As vaccines are arriving at a rapid rate (historic) for SARs-COv2, most of the United States is still dealing with a larger more deadlier wave of infections. Hospitals at most of the US are again at a standstill with what we had seen in March, April in NY.
mRNA vaccine.. we are not used to that technology in the medical world. While reading more on this topic, I found this simplified version by Dr Daniel Goldstein, CT surgeon at Montefiore and a well known voice of COVID care on Linkedin. I have made some changes and additions to his thoughts.
mRNA Vaccines: A primer
The process, simplified:
1. Use DNA, enzymes to create the mRNA sequence that codes for part of SARSCoV2 spike protein
2. Attach 5’cap, poly-A tail and UTRs for stability and better translation
3. Purify and get rid of reagents, enzymes other additives
4. Encapsulate in lipid nanoparticle (phospholipids, PEG, cholesterol) to protect and facilitate delivery into cells.
5. Store in cold (or extremely cold) until use
6. Inject intramuscularly (2 shots, 3-4 wks apart)
7. Encapsulated mRNA taken up by muscles cells.
8. mRNA released into cytoplasm where protein building machinery (ribosomes) will bind to it sequentially and produce many spike proteins. Average 20 sec - couple of mins to make one protein
9. mRNA has half-life about 10 hrs. Sufficient to make lots of protein. Eventually broken down by RNAses.
10. Protein is bound to cell surface where it is recognized as foreign by immune system
11. Ab production, and Ag specific memory B cells and T follicular helper cells are produced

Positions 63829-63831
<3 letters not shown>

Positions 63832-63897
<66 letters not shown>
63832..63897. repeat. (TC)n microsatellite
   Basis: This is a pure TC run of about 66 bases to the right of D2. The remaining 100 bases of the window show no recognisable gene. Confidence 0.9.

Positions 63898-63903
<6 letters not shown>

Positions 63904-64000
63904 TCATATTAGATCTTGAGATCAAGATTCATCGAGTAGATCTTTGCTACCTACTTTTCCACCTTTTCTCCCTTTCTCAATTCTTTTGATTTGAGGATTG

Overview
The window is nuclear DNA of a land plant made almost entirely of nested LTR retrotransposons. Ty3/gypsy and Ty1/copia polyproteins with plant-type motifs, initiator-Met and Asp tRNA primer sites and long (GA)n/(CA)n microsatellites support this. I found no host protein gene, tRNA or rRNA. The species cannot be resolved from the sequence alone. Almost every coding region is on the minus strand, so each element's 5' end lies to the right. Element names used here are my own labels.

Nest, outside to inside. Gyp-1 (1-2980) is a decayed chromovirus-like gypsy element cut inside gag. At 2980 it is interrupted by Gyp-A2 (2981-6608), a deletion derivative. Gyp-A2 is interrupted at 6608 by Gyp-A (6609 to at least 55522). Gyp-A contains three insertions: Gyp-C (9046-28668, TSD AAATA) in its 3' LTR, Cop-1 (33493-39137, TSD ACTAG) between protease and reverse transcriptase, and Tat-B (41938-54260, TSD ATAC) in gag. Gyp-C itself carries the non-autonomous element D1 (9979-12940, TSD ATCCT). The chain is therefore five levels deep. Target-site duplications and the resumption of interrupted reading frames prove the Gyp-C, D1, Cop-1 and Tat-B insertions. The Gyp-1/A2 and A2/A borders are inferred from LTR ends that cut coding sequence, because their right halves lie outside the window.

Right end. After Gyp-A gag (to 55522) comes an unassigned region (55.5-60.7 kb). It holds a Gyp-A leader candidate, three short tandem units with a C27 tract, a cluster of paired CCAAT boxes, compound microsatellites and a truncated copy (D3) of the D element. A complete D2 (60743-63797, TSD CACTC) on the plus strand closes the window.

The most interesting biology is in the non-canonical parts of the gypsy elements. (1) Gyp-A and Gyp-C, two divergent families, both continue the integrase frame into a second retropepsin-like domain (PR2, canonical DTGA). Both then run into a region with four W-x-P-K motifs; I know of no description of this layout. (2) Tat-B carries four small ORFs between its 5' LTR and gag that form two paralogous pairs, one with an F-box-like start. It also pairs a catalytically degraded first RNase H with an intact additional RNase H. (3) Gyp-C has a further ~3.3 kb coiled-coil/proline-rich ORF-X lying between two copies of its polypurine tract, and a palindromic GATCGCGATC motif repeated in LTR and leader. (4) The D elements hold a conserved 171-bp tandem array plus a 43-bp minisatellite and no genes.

12. More robust response of the above with 2nd injection as body has been “primed”
Advantages of mRNA vaccine:
2. Doesn’t insert into DNA (nucleus).
3. Half life, immunogenicity and delivery can be regulated
4. Quick to make
Disadvantages to me: Seem none, except it's a new technology.
Well we are in a pandemic with a new deadly virus- I would roll those shirts and get the vaccine. What is the data on our renal patients.- Essentially none.
To my knowledge, ESKD patients were not in the large vaccine trials but these are vulnerable populations. The UK released a statement of the patients who are most vulnerable in nephrology.
Renal Transplant patients:
Although initial clinical trials of COVID-19 vaccines did not include immunosuppressed patients, we would expect the vaccines to offer protection against COVID-19 infection in these extremely vulnerable patients. An effective COVID-19 vaccine should reduce staff and patient infection resulting in lower rates of serious illness and death. What is interesting as few studies done during the pandemic showed that the renal transplant patients do have a good immune response to the virus( not a lowered one). Studies from Germany and the US showed decent antibody converting. This suggests that vaccines would work in the organ transplant patients and provide amazing protection.
CKD and patients with autoimmune glomerular diseases: No data exists but vaccines would be helpful here as well.
Nephrology community awaits the arrival of the vaccines...